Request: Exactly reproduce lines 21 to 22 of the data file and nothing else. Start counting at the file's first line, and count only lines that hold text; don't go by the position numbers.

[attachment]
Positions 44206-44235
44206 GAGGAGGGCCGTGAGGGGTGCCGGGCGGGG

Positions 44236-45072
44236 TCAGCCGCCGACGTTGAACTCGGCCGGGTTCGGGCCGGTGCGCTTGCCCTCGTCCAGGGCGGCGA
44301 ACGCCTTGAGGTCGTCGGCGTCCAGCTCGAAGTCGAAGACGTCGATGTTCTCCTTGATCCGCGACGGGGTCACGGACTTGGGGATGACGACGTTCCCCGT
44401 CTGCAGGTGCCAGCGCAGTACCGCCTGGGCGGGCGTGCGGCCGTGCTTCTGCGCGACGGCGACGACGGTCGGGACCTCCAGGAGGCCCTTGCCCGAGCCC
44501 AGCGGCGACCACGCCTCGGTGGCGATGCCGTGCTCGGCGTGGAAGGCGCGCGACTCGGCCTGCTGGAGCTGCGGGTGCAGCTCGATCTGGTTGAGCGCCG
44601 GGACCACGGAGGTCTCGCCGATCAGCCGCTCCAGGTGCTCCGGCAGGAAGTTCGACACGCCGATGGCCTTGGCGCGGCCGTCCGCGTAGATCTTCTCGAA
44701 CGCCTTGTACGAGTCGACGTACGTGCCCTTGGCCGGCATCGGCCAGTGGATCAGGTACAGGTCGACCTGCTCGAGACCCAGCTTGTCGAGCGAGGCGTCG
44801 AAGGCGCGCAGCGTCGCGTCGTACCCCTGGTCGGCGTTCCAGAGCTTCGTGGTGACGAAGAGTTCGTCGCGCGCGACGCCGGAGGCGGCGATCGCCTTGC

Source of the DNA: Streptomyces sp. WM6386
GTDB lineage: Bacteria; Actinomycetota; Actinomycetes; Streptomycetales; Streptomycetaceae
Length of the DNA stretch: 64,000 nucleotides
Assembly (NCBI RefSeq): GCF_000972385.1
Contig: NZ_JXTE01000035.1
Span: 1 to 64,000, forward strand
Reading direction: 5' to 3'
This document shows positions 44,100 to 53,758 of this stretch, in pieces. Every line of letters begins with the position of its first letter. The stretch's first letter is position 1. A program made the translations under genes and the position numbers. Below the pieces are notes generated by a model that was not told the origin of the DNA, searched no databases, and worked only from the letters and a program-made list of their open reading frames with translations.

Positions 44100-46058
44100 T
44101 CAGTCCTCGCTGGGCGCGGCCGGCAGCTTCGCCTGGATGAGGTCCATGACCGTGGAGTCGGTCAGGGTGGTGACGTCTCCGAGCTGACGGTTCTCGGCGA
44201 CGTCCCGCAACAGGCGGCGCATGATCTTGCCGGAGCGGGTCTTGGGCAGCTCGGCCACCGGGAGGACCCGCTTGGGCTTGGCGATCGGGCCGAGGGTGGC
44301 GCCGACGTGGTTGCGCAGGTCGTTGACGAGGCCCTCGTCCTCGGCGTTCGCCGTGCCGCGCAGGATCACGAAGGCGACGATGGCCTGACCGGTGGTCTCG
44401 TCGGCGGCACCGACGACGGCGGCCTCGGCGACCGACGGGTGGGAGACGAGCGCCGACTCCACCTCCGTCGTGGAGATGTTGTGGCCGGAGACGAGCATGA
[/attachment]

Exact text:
44101 CAGTCCTCGCTGGGCGCGGCCGGCAGCTTCGCCTGGATGAGGTCCATGACCGTGGAGTCGGTCAGGGTGGTGACGTCTCCGAGCTGACGGTTCTCGGCGA
44201 CGTCCCGCAACAGGCGGCGCATGATCTTGCCGGAGCGGGTCTTGGGCAGCTCGGCCACCGGGAGGACCCGCTTGGGCTTGGCGATCGGGCCGAGGGTGGC